Stock Photo Tip: Stuck at the airport? Make it count…


Waiting is an inevitable part of travel, especially during the Holidays, but Snap & Sell Photo Club member Rosanne Tackaberry has figured out a way to make idle time fun (and profitable)… by taking stock photos while she waits!

All it takes is a little change in mindset, and you’ll start seeing travel annoyances as stock photo gold.

Read her story below and airport delays, slow lines, and long layovers will never be the same again.

Here’s to making a buck off of your holiday travels.

Travel Downtime as A Stock Photo Opportunity
By Stock Photographer, Rosanne Tackaberry

Winging my way to the last Ultimate Travel Writer’s Workshop in Boston, I ate lunch in the Toronto airport during a stopover. While waiting for my food, I took my camera out for a moment to shoot my iPhone charging in the café. That photo (pictured below) later sold for more than enough to pay for my meal, and was used as part of a humor piece in The New Yorker.

Waiting is an unavoidable part of travel. I’ve learned to use in-between moments such as transit time in airports to take stock photos that pay for breakfast, and sometimes lunch or dinner, too. It is incredibly easy.

Here are my tips for making a few extra dollars from stock photography in the moments between the main events.

  1. Keep a camera handy. My best practice is to keep a camera where it is easily accessible. I’m consistent about where I leave my settings, too, so I can point and shoot, or make adjustments quickly. If my camera is packed away, I will be less inclined to take advantage of passing opportunities.
  2. Make it say “travel.” With millions of people around the world traveling every day, there is a need for stock photos relating to travel concepts, as well as destinations. I took a simple but colorful shot of a man’s hand pumping gas at a service station while on a road trip. It later sold for an article about saving money on gas.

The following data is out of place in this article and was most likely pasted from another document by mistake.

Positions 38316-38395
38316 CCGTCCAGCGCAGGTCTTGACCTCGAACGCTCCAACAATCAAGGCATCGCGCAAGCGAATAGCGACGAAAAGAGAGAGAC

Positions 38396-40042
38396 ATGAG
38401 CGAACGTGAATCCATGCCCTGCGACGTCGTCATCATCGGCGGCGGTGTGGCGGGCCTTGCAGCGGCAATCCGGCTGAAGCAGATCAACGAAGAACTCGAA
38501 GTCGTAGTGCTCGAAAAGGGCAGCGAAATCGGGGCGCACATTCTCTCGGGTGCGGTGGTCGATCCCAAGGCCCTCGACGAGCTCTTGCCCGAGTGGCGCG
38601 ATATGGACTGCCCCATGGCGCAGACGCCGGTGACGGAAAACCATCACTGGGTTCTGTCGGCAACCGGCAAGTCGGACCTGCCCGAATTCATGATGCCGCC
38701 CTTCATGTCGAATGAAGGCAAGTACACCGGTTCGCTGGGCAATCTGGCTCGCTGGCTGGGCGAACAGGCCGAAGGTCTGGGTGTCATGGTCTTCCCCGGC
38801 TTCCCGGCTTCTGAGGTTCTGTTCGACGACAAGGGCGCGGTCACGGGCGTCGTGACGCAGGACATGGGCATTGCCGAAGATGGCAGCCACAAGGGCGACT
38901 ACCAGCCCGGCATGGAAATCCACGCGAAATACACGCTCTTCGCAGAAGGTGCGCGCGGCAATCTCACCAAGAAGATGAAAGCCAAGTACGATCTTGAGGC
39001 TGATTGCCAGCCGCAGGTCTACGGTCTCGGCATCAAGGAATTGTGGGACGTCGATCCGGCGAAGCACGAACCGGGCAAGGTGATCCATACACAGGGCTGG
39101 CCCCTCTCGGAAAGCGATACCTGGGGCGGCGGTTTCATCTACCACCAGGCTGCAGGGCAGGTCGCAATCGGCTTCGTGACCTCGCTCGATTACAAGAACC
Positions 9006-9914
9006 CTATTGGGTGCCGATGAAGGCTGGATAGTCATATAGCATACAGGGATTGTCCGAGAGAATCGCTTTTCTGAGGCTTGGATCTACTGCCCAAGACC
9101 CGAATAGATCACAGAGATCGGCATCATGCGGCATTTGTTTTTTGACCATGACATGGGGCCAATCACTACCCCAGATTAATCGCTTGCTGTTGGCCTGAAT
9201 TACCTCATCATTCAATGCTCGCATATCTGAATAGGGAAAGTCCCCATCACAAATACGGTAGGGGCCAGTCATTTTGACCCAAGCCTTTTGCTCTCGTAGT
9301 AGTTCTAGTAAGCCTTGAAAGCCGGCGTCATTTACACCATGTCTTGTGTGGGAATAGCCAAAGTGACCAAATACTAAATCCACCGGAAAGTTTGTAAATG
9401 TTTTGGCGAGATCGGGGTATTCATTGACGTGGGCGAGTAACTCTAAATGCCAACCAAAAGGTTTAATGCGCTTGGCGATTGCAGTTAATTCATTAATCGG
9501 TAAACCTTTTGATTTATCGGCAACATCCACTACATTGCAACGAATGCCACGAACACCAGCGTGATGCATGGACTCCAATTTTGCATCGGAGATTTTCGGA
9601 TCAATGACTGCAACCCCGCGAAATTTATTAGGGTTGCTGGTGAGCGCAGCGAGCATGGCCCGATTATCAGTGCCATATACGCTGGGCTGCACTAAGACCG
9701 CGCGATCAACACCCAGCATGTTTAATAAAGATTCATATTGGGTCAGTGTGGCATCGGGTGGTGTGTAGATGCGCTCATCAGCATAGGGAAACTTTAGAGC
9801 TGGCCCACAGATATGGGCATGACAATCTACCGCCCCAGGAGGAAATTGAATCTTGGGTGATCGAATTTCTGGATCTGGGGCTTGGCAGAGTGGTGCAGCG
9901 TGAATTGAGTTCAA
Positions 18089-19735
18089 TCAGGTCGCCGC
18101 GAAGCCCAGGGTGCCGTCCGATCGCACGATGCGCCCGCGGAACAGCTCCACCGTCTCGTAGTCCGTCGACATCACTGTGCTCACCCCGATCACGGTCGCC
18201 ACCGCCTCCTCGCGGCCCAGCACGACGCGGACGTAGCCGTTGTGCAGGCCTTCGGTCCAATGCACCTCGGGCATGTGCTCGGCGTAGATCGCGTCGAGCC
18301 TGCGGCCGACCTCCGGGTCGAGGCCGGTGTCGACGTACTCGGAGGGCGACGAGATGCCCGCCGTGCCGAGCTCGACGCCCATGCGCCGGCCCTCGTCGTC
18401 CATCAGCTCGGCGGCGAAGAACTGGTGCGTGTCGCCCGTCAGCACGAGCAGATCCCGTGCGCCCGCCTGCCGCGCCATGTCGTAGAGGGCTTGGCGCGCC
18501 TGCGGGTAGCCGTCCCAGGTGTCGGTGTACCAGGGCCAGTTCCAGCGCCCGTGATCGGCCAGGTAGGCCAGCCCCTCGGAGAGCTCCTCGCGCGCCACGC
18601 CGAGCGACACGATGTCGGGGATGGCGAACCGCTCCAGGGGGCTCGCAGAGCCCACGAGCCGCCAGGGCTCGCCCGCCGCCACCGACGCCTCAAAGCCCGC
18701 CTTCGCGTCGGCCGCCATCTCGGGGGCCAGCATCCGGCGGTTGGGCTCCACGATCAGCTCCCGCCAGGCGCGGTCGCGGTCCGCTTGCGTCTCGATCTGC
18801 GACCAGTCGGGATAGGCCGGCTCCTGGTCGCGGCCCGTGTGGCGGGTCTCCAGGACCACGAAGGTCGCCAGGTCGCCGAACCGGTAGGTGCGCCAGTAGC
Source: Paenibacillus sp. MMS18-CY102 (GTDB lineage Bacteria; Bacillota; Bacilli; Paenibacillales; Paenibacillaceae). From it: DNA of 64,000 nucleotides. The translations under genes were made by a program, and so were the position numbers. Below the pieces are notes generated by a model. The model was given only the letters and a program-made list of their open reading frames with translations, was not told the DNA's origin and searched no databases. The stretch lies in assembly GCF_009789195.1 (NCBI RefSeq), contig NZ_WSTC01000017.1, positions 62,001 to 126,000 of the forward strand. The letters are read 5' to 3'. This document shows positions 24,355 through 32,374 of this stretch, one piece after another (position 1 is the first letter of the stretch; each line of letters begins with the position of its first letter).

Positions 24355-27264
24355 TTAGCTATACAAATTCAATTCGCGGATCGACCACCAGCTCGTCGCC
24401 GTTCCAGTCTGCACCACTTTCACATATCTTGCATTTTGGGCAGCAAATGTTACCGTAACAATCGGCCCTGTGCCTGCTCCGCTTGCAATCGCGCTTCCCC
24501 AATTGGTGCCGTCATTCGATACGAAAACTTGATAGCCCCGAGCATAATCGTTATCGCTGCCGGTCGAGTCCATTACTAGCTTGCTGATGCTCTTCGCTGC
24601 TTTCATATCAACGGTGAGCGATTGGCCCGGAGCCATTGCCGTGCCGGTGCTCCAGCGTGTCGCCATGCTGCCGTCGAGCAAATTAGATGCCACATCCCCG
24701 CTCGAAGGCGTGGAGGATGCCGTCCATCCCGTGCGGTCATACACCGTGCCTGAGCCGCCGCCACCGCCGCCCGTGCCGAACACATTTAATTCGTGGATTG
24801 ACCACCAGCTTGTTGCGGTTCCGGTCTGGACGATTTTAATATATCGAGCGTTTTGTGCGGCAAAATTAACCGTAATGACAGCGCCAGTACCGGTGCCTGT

3. Be observant. When I’m waiting for a flight, I usually take a walk around the airport to stretch my legs before squeezing into a tiny airplane seat for hours. The walk doubles as reconnaissance for stock photo opportunities. I keep my eyes open for subjects that are interesting, funny or that illustrate travel concepts – anything from a moose in a Canadian Mountie uniform to a bilingual sign.
  4. Turn lemons into lemonade. In the case of stock photography, this means turning those dreaded travel delays into dollars. Weather delay? An image of de-icing fluid being sprayed on a plane at the Calgary airport on a miserable winter day sold and gave me a little extra cash for my next trip south to warmer weather. Is airport construction slowing things down? I see another photo op.
  5. What makes you smile? When you see something that makes you smile, chances are it will have the same effect on others. I shot two images of cute washroom signs at a South American zoo while waiting in line, just because they brought a smile to my face. Both were later licensed for editorial use by a travel magazine.

I’m careful to obey airport rules and to avoid intruding on the privacy of other passengers or employees while I’m taking stock photos. Other than that, the sky’s the limit!

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